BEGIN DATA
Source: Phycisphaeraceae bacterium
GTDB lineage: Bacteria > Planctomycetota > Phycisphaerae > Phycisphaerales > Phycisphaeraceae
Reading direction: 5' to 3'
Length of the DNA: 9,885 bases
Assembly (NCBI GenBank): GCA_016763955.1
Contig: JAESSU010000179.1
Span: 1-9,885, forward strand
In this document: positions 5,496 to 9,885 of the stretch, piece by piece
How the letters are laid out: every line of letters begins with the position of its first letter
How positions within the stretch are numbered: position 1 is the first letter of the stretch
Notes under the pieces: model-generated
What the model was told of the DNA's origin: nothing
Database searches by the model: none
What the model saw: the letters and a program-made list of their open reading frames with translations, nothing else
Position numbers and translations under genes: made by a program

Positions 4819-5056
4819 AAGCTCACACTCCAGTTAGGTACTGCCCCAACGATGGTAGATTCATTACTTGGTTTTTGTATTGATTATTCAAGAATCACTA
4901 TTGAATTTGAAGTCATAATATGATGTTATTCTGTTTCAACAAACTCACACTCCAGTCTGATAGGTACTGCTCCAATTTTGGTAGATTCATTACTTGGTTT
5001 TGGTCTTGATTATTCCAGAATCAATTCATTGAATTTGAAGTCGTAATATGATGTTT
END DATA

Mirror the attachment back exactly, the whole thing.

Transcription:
Source: Phycisphaeraceae bacterium
GTDB lineage: Bacteria > Planctomycetota > Phycisphaerae > Phycisphaerales > Phycisphaeraceae
Reading direction: 5' to 3'
Length of the DNA: 9,885 bases
Assembly (NCBI GenBank): GCA_016763955.1
Contig: JAESSU010000179.1
Span: 1-9,885, forward strand
In this document: positions 5,496 to 9,885 of the stretch, piece by piece
How the letters are laid out: every line of letters begins with the position of its first letter
How positions within the stretch are numbered: position 1 is the first letter of the stretch
Notes under the pieces: model-generated
What the model was told of the DNA's origin: nothing
Database searches by the model: none
What the model saw: the letters and a program-made list of their open reading frames with translations, nothing else
Position numbers and translations under genes: made by a program

Positions 4819-5056
4819 AAGCTCACACTCCAGTTAGGTACTGCCCCAACGATGGTAGATTCATTACTTGGTTTTTGTATTGATTATTCAAGAATCACTA
4901 TTGAATTTGAAGTCATAATATGATGTTATTCTGTTTCAACAAACTCACACTCCAGTCTGATAGGTACTGCTCCAATTTTGGTAGATTCATTACTTGGTTT
5001 TGGTCTTGATTATTCCAGAATCAATTCATTGAATTTGAAGTCGTAATATGATGTTT